Monday was an unforgettable day for Arab cinema. The Day I Lost My Shadow (Yom Adaatou Zouli) made history as the first-ever Syrian film to screen in competition at the prestigious Venice Film Festival, which is currently underway in the Italian city. The movie, which was produced by Soudade Kaadan, stars a predominantly Syrian—mainly refugee—crew and cast. In fact, the lead actress, Sawsan Arsheed, was an asylum seeker who is now based in France, while many of the cast were scouted from Syria. “I insisted on including my community in the film. There is nothing like the real face of somebody who has endured war,” Kaadan told Reuters.
The fictional feature film, which was seven years in the making, is set in 2012 Syria at the brink of war. It tells the story of a woman named Sana who is on the hunt for a gas canister to cook a warm meal for her son during the coldest winter the country has experienced. While she’s searching for gas, she finds herself stuck in a besieged area of the Syrian capital where she learns that people “lose their shadow during war”.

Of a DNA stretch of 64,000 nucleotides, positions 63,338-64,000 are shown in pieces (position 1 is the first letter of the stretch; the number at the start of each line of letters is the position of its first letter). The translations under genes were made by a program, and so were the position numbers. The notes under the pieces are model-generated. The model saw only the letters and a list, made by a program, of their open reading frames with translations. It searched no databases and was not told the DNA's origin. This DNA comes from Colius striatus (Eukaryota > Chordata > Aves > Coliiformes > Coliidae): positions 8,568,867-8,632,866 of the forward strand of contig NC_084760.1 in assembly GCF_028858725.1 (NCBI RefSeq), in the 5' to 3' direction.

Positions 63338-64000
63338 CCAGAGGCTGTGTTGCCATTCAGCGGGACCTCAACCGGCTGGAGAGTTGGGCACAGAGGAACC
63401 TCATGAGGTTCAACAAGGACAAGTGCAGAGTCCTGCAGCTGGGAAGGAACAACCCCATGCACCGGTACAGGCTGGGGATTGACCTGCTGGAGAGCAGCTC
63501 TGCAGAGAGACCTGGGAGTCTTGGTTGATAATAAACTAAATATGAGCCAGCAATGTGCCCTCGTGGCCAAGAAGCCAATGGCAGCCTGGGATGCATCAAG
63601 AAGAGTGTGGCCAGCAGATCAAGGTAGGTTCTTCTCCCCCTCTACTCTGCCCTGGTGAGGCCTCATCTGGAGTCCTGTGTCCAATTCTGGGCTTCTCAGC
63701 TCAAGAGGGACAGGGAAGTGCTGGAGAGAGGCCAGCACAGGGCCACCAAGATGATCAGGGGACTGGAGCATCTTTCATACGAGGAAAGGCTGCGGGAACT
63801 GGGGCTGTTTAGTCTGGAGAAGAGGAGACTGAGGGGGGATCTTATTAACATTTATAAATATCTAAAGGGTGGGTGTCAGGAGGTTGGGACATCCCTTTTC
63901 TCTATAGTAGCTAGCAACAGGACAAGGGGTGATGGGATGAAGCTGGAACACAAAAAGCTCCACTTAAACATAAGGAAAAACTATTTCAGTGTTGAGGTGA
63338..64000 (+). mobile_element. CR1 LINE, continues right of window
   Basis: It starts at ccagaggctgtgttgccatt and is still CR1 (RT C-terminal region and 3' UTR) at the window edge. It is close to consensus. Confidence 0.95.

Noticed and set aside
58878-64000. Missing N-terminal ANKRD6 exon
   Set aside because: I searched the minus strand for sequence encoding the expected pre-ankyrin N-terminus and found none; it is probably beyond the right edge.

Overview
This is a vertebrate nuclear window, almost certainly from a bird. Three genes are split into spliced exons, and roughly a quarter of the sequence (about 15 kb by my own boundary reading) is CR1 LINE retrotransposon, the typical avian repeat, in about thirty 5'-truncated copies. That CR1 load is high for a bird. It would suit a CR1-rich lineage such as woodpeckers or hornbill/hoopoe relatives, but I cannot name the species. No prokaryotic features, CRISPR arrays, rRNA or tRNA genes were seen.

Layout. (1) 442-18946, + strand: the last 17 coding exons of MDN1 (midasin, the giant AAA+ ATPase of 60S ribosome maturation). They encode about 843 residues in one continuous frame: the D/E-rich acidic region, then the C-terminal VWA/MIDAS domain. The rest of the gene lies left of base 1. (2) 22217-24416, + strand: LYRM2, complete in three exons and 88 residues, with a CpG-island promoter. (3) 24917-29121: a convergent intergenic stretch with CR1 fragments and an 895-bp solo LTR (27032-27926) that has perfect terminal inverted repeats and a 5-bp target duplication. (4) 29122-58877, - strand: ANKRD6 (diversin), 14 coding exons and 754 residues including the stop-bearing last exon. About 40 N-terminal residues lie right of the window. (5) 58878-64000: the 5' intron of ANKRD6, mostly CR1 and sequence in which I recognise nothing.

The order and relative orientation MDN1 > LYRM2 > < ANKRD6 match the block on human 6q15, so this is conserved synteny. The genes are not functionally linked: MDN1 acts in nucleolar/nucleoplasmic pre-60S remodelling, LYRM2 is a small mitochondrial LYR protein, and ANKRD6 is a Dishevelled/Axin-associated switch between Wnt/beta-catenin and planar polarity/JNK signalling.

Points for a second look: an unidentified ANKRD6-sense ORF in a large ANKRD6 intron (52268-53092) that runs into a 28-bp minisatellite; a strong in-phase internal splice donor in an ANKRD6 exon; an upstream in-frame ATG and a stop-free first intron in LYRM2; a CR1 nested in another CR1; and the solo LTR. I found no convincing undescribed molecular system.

“The most important thing is to show how a Syrian and a human being endures the war. We were not prepared for this war,” said the 38-year-old, who was born in France but raised in Damascus. “The shadow is an emotional experience during the war and I think all who witness war… will find it echoes,” she added.
Of course, Kaadan was unable to shoot the movie in Syria, but she was committed to finding locations that looked like the levant country, even if it meant moving every two to three days. So she decided to shoot in the Syria-Lebanon border, with post-production taking place in Beirut, France, and Greece.
Following its premiere on Monday, the film will go on to screen at Toronto Film Festival, and has just been announced for the first feature competition at BFI London Film Festival in October.
Watch the official trailer here.